Ruptured membranes or a trickle of urine?
I occasionally leak some urine now that I have entered my ninth month. When I go into labor, how can I tell whether it's my membranes rupturing or just a bit of leakage urine?Question:
It is indeed sometimes difficult to decide if leaking fluid is urine or ruptured membranes. The most important message is don't be afraid to request a test of the fluid if you are uncertain. It really is better to be safe.
Although there are several ways to help you tell the difference, none of them are absolute. Of course, we know that urine has a characteristic smell and color. Urine tends to leak more frequently when the bladder is full and when we cough, sneeze or exercise.
If there is doubt, it is best to lie down for about an hour and arise. Note if there is a tiny gush or increase in the flow. Amniotic fluid will tend to pool in the vagina and come out upon arising.
We differentiate amniotic fluid from urine in the clinic in two ways. One is testing the fluid with a pH paper called "nitrazine" paper. This test detects any fluid that is basic or has a higher pH. The problem with this type of test is that other fluids also turn the paper blue, indicating a high pH. These substances include urine, soap, semen, cervical mucus, blood and even tap water. So this is not an absolute test either.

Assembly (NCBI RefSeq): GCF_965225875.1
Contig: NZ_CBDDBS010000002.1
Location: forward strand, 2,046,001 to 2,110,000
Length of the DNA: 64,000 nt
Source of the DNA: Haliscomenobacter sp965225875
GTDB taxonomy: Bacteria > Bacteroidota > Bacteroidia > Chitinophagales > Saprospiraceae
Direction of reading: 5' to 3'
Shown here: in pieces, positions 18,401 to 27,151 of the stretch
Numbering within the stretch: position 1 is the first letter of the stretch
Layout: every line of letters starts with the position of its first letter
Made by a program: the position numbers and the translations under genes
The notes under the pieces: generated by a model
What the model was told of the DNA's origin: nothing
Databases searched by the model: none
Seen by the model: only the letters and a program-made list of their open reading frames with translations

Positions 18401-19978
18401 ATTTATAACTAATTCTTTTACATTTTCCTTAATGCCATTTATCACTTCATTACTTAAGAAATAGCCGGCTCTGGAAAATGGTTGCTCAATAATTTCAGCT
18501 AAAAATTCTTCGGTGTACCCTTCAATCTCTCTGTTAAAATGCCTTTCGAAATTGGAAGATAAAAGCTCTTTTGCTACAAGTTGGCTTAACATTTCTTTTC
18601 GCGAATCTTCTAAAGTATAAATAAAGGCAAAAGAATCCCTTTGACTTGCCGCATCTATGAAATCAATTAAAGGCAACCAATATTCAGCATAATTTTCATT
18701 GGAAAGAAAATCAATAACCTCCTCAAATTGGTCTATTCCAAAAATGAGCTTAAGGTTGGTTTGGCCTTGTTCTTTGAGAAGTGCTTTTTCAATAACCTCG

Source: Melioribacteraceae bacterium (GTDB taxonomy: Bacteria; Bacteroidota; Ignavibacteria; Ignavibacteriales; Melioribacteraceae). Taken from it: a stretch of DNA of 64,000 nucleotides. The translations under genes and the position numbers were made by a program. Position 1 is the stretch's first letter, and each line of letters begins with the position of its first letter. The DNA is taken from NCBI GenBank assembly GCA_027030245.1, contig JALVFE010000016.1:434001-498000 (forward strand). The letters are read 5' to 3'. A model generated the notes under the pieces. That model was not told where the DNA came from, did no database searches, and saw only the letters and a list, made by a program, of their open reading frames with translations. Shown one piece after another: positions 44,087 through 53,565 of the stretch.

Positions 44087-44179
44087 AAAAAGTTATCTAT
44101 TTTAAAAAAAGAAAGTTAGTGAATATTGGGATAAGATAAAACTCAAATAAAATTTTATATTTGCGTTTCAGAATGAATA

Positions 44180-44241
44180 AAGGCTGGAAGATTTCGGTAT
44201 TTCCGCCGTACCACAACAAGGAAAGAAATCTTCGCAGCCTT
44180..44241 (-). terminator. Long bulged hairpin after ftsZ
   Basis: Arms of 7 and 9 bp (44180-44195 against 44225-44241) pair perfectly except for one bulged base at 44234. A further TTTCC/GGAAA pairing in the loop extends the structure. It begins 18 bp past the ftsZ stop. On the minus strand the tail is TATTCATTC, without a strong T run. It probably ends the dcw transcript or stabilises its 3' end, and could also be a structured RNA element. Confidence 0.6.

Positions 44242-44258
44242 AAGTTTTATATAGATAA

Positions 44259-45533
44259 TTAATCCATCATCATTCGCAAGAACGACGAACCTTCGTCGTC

Another test is to visualize a dried fluid specimen under the microscope and look for a characteristic ferning pattern, indicating the presence of estrogen. This test is a bit more reliable, but requires that a sterile speculum be placed and again it is not foolproof. Ferning is sometimes not seen despite the fact that the membranes have ruptured.
If a woman has any doubts, she should check with her midwife or physician, abstain from intercourse, not take tub baths, check her temperature frequently (if this becomes an ongoing issue) and place nothing in the vagina. Cervical exams are not done unless absolutely necessary.
The risk of chorioamnionitis, an infection in the fetal membranes and amniotic fluid, increases substantially after 18 to 24 hours after rupture and can take the life of the baby and the mother so it should not be ignored. On the other hand, in the case of premature rupture of the membranes remote from term, the membranes can "seal" over and cause no further problem. You continue to produce about one cup of fluid every hour, so the concept of "dry birth" is not a very accurate term.
I would encourage you to call your clinic if you have any doubts. Don't be afraid to "bother" them. Any care provider would rather see you many times rather than treat a subsequent infection.Answer: